You talk about delaying CPP and portfolio management, but you don’t actually discuss what rates of return are in use in your illustrations, making them totally useless for planning purposes. If you’re assuming a 10% rate of return or a 4% rate of return people need to know that.

    • Owen

      That is a very astute observation Tim! The rate of return assumed in the calculations above was 5.62% nominal return and 3.45% real return. Having a higher or lower rate of return will certainly impact the breakeven calculations

  3. Bob Wen

    When I mapped out my future retirement income, I discovered that if I commence CPP at age 65 or later, the increased CPP payouts push me into a higher tax bracket than I need to be in. Sure, I can reinvest the surplus [higher taxed] income, but the extra tax is lost. I also see a reduction in the federal and provincial Age Amount credits. These two ‘penalties’ push out my breakeven point further. Also, due to many dropout years, my CPP does not increase much between age 63 and 65.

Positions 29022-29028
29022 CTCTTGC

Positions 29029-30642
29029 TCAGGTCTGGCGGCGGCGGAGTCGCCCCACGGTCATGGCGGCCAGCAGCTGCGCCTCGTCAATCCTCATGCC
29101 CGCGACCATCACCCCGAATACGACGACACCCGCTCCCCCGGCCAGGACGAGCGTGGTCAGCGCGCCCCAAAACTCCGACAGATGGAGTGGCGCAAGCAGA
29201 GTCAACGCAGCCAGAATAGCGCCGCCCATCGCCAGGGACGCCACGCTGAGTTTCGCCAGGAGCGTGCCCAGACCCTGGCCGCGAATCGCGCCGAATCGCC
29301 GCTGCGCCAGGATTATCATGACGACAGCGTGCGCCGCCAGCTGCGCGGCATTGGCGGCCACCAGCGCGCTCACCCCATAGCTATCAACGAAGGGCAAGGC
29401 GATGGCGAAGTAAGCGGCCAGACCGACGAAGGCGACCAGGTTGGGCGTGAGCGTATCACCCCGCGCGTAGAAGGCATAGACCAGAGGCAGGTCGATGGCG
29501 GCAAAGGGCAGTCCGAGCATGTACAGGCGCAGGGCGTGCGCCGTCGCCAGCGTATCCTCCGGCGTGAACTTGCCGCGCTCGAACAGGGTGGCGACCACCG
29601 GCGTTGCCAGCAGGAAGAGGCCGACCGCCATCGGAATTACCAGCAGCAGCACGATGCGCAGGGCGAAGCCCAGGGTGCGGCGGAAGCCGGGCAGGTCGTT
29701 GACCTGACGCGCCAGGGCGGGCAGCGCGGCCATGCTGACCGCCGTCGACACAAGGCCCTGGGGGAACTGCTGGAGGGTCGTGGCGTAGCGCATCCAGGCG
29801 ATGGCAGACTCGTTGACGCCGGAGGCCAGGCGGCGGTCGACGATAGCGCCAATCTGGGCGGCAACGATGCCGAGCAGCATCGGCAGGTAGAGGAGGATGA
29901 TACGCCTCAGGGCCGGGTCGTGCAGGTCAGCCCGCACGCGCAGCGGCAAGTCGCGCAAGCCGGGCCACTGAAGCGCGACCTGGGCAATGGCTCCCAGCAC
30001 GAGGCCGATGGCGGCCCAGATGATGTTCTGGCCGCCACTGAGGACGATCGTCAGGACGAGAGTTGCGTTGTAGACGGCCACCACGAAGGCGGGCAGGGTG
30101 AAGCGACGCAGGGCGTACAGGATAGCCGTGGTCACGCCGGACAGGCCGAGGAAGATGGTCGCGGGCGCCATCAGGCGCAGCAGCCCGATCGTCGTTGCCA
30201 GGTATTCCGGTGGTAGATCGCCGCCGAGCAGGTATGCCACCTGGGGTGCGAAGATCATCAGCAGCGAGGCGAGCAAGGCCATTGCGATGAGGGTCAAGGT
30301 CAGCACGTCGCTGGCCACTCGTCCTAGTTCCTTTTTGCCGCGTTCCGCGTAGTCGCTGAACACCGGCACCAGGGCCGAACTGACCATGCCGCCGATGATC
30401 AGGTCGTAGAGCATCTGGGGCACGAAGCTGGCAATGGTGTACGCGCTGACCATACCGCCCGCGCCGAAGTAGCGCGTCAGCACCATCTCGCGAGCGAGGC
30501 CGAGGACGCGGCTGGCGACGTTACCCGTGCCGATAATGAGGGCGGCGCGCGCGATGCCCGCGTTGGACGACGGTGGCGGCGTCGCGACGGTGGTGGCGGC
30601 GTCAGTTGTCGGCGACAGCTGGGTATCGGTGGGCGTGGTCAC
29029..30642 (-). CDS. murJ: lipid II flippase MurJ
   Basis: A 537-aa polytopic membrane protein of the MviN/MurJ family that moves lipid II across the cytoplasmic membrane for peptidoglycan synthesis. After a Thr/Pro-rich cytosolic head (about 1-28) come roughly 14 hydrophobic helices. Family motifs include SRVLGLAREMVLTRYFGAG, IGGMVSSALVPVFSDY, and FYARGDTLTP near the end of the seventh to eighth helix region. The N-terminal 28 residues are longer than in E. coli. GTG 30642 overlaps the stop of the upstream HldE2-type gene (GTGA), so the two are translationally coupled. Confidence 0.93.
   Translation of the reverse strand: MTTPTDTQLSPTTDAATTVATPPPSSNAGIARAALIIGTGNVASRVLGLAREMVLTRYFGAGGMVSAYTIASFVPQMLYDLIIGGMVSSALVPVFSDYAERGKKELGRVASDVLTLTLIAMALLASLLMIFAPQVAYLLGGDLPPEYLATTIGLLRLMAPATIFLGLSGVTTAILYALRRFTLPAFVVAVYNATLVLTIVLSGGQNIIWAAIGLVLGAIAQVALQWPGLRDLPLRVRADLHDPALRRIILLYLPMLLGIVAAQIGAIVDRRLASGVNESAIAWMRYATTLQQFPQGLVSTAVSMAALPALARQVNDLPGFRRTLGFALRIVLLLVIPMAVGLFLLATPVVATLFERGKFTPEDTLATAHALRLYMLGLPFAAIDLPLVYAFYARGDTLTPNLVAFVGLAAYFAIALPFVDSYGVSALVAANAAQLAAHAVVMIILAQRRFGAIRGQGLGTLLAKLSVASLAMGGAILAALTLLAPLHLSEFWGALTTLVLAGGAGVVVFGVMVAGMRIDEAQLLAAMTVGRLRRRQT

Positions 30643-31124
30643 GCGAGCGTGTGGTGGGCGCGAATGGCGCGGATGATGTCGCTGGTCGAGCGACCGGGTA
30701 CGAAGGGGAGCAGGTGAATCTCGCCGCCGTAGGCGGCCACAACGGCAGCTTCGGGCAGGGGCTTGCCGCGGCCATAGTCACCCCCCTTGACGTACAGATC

Clearly, determining the optimum age to commence CPP is a much more complex matter than the simple breakeven point analysis often discussed on blogs etc. It was good to see your analysis Owen. It confirmed that what I’m seeing in my data is not out of whack with reality.

    • Owen

      You’re absolutely right Bob, the decision to start CPP early or delay is very unique from one person to the next. In the analysis we assume the same tax bracket, which makes sense for most people, but when you’re on the edge of a higher tax bracket, for example going from 20% to 30% in Ontario, or perhaps crossing into 15% OAS clawback territory, then the breakeven analysis can change significantly.